An Autobiography of Buffalo Bill

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CHAPTER I
I am about to take the back-trail through the Old West—the West that I knew and loved. All my life it has been a pleasure to show its beauties, its marvels and its possibilities to those who, under my guidance, saw it for the first time.

Now, going back over the ground, looking at it through the eyes of memory, it will be a still greater pleasure to take with me the many readers of this book. And if, in following me through some of the exciting scenes of the old days, meeting some of the brave men who made its stirring history, and listening to my camp-fire tales of the buffalo, the Indian, the stage-coach and the pony-express, their interest in this vast land of my youth, should be awakened, I should feel richly repaid.

The Indian, tamed, educated and inspired with a taste for white collars and moving-pictures, is as numerous as ever, but not so picturesque. On the little tracts of his great inheritance allotted him by civilization he is working out his own manifest destiny.

The buffalo has gone. Gone also is the stagecoach whose progress his pilgrimages often used to interrupt. Gone is the pony express, whose marvelous efficiency could compete with the wind, but not with the harnessed lightning flashed over the telegraph wires. Gone are the very bone-gatherers who laboriously collected the bleaching relics of the great herds that once dotted the prairies.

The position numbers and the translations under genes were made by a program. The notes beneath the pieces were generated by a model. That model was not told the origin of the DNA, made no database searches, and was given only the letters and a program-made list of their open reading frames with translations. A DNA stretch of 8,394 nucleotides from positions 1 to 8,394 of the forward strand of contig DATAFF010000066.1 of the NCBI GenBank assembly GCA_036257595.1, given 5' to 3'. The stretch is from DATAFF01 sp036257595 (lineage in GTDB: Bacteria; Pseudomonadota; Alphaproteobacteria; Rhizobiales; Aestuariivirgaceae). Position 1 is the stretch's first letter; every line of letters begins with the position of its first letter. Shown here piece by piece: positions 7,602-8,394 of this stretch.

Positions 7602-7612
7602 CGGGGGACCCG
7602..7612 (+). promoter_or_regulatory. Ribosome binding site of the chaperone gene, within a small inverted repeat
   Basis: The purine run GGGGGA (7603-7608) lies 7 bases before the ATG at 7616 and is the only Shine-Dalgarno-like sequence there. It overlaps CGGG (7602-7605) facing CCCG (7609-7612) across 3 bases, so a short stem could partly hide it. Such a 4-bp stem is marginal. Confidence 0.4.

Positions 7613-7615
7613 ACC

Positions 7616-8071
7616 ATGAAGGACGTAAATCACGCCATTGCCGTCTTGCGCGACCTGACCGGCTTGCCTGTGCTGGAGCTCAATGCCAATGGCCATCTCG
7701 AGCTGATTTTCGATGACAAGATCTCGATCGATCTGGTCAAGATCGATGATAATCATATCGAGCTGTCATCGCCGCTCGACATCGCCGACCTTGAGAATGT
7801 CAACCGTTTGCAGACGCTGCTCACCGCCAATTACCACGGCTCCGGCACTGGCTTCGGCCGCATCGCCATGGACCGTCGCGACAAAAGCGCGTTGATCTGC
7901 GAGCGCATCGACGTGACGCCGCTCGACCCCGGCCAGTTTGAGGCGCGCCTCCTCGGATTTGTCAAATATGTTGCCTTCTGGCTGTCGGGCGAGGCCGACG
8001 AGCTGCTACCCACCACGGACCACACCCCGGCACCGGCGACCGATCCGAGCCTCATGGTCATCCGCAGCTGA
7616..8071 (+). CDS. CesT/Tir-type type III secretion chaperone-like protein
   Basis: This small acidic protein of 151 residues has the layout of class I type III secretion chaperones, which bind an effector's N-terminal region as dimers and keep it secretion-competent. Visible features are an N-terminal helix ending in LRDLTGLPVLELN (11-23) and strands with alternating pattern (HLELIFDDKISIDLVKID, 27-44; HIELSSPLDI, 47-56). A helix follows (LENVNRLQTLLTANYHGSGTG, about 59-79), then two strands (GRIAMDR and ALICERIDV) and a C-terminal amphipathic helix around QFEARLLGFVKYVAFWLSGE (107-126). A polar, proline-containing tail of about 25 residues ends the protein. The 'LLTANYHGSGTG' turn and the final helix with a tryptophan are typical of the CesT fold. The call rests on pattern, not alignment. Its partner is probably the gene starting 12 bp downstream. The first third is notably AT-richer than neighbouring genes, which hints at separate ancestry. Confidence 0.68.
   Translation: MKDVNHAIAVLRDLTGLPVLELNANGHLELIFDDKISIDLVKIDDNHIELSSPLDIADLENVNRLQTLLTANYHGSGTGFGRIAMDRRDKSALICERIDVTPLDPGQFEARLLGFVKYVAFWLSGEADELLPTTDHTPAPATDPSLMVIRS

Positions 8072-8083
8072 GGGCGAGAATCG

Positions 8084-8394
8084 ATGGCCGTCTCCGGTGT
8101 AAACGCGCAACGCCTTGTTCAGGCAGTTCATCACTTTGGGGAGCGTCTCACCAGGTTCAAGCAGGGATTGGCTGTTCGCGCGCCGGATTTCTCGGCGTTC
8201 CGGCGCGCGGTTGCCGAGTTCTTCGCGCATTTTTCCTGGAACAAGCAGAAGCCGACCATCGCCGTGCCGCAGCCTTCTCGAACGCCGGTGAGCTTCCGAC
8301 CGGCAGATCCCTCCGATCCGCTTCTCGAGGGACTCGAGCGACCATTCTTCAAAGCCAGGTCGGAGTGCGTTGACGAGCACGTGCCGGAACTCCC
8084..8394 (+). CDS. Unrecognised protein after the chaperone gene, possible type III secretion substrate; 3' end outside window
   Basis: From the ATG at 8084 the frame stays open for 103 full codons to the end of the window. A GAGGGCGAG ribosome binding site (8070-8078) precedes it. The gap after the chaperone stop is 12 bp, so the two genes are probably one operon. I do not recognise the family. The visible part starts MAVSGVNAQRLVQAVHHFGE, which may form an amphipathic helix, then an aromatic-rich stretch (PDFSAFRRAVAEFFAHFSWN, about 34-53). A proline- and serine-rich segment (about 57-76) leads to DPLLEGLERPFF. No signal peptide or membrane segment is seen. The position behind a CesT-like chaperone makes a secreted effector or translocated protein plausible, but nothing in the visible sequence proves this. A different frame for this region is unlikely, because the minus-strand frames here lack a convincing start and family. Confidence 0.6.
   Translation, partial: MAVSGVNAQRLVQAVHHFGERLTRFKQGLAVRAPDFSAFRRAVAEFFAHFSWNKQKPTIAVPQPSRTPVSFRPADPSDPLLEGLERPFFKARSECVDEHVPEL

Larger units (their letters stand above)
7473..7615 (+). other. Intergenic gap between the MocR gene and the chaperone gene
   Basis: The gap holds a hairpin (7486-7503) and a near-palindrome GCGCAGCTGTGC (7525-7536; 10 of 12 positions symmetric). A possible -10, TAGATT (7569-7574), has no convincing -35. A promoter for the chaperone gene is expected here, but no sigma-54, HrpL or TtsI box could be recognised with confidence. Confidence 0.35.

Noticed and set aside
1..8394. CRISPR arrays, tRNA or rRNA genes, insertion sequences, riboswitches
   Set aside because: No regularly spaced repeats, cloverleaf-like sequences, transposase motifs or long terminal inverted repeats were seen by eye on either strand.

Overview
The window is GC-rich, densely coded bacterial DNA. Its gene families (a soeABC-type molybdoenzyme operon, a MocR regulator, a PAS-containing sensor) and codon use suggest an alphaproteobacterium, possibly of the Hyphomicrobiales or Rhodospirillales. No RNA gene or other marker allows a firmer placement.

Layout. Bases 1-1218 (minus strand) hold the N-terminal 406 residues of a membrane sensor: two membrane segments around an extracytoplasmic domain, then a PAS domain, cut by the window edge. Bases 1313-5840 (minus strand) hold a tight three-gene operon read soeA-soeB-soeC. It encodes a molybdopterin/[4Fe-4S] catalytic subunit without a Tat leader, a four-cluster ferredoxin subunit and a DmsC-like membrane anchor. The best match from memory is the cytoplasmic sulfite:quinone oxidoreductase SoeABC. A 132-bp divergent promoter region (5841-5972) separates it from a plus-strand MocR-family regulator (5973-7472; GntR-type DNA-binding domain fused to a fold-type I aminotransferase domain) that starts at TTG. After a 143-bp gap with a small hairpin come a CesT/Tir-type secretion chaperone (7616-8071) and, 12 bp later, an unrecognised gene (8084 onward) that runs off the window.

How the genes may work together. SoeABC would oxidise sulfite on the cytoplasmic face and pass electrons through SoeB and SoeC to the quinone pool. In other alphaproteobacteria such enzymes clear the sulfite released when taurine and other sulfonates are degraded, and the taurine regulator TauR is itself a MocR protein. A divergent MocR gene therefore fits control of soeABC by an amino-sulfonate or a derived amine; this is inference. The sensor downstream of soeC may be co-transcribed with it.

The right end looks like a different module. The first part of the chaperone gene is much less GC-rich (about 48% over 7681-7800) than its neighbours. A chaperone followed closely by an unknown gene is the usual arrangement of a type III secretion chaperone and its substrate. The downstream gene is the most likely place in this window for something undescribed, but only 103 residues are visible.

But the West of the old times, with its strong characters, its stern battles and its tremendous stretches of loneliness, can never be blotted from my mind. Nor can it, I hope, be blotted from the memory of the American people, to whom it has now become a priceless possession.

It has been my privilege to spend my working years on the frontier. I have known and served with commanders like Sherman, Sheridan, Miles, Custer and A.A. Carr—men who would be leaders in any army in any age. I have known and helped to fight with many of the most notable of the Indian warriors.

Frontiersmen good and bad, gunmen as well as inspired prophets of the future, have been my camp companions. Thus, I know the country of which I am about to write as few men now living have known it.
Recently, in the hope of giving permanent form to the history of the Plains, I staged many of the Indian battles for the films. Through the courtesy of the War and Interior Departments I had the help of the soldiers and the Indians.

Now that this work has been done I am again in the saddle and at your service for what I trust will be a pleasant and perhaps instructive journey over the old trails. We shall omit the hazards and the hardships, but often we shall leave the iron roads over which the Pullman rolls and, back in the hills, see the painted Indians winding up the draws, or watch the more savage Mormon Danites swoop down on the wagon-train. In my later years I have brought the West to the East—under a tent. Now I hope to bring the people of the East and of the New West to the Old West, and possibly here and there to supply new material for history.

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